R&B/Hip-Hop Fresh Picks of the Week: Beyoncé, Flo Milli, BigXthaPlug, Antha Pantha & More

Did anything else happen in the past week besides the premiere of Beyoncé‘s Renaissance: A Film by Beyoncé? The music icon’s latest concert documentary vogued to the top of the weekend box office with $21 million — the biggest opening for a film on this historically sleepy first weekend in December in 20 years. With a pair of star-studded (Taylor Swift! Lupita Nyong’o!) premieres in Los Angeles and London, Queen Bey dominated all things music last week.


Nonetheless, the hip-hop and R&B worlds had plenty happening outside of the Renaissance rush. Debates around who belongs on the “mixtape Mount Rushmore” dominated social media, while other conversations continue to deal with the barrage of high-profile lawsuits filed under New York State’s recently-expired Adult Survivors Act.

On the music side, Sexyy Red repackaged her breakout Hood Hottest Princess tape with a tracklist that doubled the size of the original, Lil Wayne joined forces with Shabba Ranks and Buju Banton for the lead single for the forthcoming Book of Clarence soundtrack and Usher commemorated the close of his Las Vegas residency with his appearance on the remix of Jung Kook‘s “Standing Next to You.”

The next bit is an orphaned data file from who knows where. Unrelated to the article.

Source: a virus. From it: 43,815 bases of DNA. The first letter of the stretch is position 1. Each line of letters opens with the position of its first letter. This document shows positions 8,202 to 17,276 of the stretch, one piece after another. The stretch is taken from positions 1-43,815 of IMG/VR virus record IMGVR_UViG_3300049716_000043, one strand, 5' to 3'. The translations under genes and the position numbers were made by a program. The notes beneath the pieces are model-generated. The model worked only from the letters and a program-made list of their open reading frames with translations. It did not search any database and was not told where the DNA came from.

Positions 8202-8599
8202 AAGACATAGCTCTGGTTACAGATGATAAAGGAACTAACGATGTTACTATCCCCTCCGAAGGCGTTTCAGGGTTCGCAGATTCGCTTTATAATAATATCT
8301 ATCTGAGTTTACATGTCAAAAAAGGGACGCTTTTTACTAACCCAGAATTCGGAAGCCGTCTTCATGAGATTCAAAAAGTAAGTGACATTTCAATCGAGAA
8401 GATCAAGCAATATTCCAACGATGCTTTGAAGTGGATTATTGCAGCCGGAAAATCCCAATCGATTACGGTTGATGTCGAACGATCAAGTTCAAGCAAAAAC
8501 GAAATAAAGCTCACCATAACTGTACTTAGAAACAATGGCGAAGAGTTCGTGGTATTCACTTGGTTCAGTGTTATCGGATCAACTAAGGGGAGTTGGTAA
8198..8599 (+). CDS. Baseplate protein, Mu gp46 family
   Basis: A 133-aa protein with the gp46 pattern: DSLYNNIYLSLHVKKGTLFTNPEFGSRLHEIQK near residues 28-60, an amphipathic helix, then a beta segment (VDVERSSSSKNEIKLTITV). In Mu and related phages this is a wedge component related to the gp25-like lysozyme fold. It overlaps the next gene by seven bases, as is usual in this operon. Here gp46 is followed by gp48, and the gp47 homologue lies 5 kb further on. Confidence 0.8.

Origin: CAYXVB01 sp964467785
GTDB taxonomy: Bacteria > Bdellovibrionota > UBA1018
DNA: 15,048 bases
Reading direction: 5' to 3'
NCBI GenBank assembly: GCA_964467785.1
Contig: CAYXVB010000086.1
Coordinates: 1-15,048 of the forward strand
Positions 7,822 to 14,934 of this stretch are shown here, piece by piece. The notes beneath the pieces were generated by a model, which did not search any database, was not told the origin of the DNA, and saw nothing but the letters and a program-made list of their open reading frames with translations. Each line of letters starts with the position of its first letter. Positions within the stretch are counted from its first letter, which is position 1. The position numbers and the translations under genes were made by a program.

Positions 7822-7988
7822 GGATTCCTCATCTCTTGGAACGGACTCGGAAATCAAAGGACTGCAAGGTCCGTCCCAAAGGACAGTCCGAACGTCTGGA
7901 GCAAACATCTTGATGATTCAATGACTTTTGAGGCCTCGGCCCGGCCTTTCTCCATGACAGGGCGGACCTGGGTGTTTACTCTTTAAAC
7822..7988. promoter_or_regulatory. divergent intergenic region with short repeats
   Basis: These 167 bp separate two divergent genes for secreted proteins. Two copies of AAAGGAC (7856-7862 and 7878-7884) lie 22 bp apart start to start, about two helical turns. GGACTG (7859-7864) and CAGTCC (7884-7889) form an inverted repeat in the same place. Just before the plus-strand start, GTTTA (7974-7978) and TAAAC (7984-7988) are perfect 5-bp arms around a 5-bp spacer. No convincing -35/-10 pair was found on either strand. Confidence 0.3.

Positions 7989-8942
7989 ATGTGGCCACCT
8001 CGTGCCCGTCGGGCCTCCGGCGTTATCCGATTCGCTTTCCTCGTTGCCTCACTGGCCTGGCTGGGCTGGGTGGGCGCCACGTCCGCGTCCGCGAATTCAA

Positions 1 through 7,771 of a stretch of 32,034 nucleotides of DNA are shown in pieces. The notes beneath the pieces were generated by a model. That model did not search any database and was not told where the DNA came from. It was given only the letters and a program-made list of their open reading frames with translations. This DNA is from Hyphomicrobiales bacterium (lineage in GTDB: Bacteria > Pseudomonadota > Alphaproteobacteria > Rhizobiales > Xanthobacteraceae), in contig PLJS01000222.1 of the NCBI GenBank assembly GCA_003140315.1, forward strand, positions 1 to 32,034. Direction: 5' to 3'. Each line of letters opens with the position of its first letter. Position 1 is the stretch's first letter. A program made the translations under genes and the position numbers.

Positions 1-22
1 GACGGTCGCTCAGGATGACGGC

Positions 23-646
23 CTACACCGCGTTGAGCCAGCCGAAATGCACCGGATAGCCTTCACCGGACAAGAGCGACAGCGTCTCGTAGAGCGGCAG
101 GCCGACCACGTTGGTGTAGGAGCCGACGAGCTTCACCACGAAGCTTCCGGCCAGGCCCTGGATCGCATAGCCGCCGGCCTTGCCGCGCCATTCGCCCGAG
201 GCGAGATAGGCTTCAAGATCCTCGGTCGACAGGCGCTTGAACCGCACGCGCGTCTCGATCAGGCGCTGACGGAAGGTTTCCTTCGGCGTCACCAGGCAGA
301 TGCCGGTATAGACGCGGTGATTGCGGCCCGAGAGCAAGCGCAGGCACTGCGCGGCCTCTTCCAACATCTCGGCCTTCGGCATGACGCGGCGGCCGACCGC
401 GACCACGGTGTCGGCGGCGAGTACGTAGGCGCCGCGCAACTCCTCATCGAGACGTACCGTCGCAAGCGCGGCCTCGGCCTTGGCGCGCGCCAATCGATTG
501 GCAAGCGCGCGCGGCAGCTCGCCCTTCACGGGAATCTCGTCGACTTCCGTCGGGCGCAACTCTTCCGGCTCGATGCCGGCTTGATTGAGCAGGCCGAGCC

With Fresh PicksBillboard aims to highlight some of the best and most interesting new sounds across R&B and hip-hop. Get into these seven new picks and be sure to check out the rest of our recs in the Spotify playlist below.

Freshest Find: Antha Pantha feat. A$AP Ferg, “Catwalk”

Harlem native Antha Pantha unleashed her debut album, Feline Season, last week, with guest appearances from A$AP Ferg (twice!) and HuntDawgg. Ferg lent his talents to the album’s second track, “Catwalk,” an electric tribute to the late ’90s New York hip-hop. He interpolates DMX‘s iconic “meet me outside” chant from “Party Up,” and uses it to evoke the brash energy of the late rapper and his era of high-octane party-rocking crossover hip-hop hits. Antha Pantha skates across the track with the flirtatious charisma of classic-era Lil Kim, always tempered by her own comedic idiosyncrasies in her lyricism and tone. New York’s female rappers just keep on winning.

Beyoncé, “My House”

Would it be a Beyoncé film event if we didn’t get a new song? Just like the Queen’s winning cover of Frankie Beverly & Maze’s “Before I Let Go” accompanied her Homecoming documentary, “My House” arrives as Beyoncé’s bonus treat for the Renaissance doc. Equal parts marching band-infused dirty South trap and ballroom-ready house, “My House” is Beyoncé’s signature (and somewhat literal) take on house music. Between her animated vocal delivery and those ridiculously lush vocal stacks, the track is unmistakably Beyoncé despite featuring the singer at arguably her most experimental.

BigXthaPlug, “Back on My BS”